“how does one actually, practically, protect her/his interests from damage to their home when an adjoining townhouse is being renovated?”

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Photo by PoPville flickr user Eric P.

“Dear PoPville,

A simple question: how does one actually, practically, protect her/his interests from damage to their home when an adjoining townhouse is being renovated?

I hear people say hire a lawyer, hire a structural engineer, take lots of photos. I would love to know what has been effective, and what kind of cost is associated with this.

What kind of document can a lawyer prepare regarding damage that has happened AND *potential* damage that might still happen? How much does that cost? Have people done this and used the agreement to get damage repaired?

Aren’t structural engineers expensive to have come out ? How much does that run – my assumption is $1000 or more? Do you need an engineer and a lawyer?

A home is being renovated on our block by a developer. Beginning about a month ago, there has been full demo on the interior and one whole exterior brick wall had to come down and will be rebuilt. I think there has been some basement excavation, too. I’m a few doors down, but my neighbor who lives next door to the renovation-in-process has already had some damage occur to their home from the demolition work and is afraid of what might happen in the months ahead. The developer has acknowledged the damage to-date and promised to make my neighbor whole, but there is nothing in writing. The neighbor has taken photos of the damage, but doesn’t necessarily have photos of “before,” I am not sure, but I can see where a person wouldn’t think to take the first photo until something has already happened.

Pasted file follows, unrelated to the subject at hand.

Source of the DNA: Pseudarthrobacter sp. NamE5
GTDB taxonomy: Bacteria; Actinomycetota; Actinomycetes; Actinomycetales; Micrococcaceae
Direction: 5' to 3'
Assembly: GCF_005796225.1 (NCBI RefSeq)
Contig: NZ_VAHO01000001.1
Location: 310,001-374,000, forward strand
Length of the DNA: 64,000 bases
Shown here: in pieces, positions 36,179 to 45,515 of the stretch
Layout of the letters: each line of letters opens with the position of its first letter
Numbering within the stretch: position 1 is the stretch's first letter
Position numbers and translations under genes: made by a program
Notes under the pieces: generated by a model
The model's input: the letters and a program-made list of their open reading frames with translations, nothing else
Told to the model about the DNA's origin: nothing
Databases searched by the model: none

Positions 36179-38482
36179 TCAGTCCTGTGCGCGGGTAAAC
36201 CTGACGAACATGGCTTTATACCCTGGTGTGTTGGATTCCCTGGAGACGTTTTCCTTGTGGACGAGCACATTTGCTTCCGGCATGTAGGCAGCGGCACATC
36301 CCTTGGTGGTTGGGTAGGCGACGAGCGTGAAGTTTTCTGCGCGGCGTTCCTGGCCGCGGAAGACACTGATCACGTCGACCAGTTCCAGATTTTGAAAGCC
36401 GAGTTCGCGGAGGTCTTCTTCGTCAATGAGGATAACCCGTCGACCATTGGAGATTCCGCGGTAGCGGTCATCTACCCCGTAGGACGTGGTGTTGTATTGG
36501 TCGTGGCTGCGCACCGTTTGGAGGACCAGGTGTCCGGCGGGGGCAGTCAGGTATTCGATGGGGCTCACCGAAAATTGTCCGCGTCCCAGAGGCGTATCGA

How should a person protect their interest in what is likely their largest asset? I don’t know my neighbor’s financial situation, but let’s assume if one is retired and has to be careful with expenses — is it possible to protect one’s self in this situation without having to spend significant money? How does this all work in real life — beyond just saying “hire a lawyer.”

18 Comment

  • Call dcra, but get ready to lawyer up and take lots of before, during, after pictures. Sounds like they’re going permit-free. If they’re doing underpinning or anything that impacts shared elements (ie, party wall). They’re required to give notice to the neighbors and the neighbor should have done a visual inspection of the inside of the neighbors before starting work.

    http://dcra.dc.gov/sites/default/files/dc/sites/dcra/publication/attachments/Notification%20Form%2010-23-14.pdf

    • The developer is experienced and has permits, but I don’t know what kind of notice or inspection was done. But this is useful and I will share with my neighbor. Thanks.